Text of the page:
For a British Empire that stretched across much of the globe at the start of the nineteenth century, the interiors of Africa and Australia remained intriguing mysteries. The challenge of opening these continents to imperial influence fell to a proto-professional coterie of determined explorers. They sought knowledge, adventure, and fame, but often experienced confusion, fear, and failure. The Last Blank Spaces follows the arc of these explorations, from idea to practice, from intention to outcome, from myth to reality.
Those who conducted the hundreds of expeditions that probed Africa and Australia in the nineteenth century adopted a mode of scientific investigation that had been developed by previous generations of seaborne explorers. They likened the two continents to oceans, empty spaces that could be made truly knowable only by mapping, measuring, observing, and preserving. They found, however, that their survival and success depended less on this system of universal knowledge than it did on the local knowledge possessed by native peoples.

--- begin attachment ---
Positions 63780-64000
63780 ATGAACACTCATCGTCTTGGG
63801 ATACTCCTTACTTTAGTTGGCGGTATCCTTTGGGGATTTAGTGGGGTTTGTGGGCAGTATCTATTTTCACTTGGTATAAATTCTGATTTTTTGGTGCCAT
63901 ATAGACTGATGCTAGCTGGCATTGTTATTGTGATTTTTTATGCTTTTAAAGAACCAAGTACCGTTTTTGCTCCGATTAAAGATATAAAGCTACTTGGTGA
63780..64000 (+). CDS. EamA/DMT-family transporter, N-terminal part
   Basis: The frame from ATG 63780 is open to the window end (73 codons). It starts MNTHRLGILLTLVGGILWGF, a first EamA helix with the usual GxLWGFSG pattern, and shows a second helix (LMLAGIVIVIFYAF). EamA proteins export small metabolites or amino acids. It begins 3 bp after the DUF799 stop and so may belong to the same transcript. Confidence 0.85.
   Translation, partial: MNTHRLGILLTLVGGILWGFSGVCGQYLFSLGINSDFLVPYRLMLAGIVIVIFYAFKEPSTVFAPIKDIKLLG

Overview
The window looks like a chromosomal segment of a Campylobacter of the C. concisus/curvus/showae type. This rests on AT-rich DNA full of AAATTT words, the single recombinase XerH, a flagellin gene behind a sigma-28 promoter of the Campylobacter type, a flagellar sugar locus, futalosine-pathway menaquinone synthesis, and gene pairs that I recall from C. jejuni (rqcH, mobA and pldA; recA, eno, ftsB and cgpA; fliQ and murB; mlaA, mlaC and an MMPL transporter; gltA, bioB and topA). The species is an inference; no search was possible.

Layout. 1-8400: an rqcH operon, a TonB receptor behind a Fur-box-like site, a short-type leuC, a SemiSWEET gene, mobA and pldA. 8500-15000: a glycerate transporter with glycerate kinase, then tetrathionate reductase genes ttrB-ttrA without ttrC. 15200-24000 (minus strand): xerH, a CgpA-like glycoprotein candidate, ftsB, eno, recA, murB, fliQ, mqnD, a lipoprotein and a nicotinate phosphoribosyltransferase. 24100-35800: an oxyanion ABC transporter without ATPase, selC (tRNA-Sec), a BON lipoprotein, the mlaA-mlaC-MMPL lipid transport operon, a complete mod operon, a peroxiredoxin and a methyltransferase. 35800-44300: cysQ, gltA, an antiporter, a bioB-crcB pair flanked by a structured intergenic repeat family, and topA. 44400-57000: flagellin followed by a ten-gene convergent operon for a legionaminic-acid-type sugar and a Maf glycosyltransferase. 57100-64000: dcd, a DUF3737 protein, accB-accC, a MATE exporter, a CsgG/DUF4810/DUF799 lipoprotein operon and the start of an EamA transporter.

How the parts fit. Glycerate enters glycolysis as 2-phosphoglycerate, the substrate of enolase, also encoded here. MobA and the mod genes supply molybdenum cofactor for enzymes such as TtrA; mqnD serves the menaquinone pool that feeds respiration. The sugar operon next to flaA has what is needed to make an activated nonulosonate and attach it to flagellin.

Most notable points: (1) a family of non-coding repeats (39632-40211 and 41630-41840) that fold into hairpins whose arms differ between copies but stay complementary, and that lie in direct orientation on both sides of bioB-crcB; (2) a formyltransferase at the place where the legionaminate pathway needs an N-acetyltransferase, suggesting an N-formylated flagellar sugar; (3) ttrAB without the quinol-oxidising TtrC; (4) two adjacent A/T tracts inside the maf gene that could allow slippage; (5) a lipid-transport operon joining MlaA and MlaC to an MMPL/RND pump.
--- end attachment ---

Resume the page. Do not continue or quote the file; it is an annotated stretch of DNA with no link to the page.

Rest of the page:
While explorers sought to advance the interests of Britain and its emigrant communities, Dane Kennedy discovers a more complex outcome: expeditions that failed ignominiously, explorers whose loyalties proved ambivalent or divided, and, above all, local states and peoples who diverted expeditions to serve their own purposes. The collisions, and occasional convergences, between British and indigenous values, interests, and modes of knowing the world are brought to the fore in this fresh and engaging study.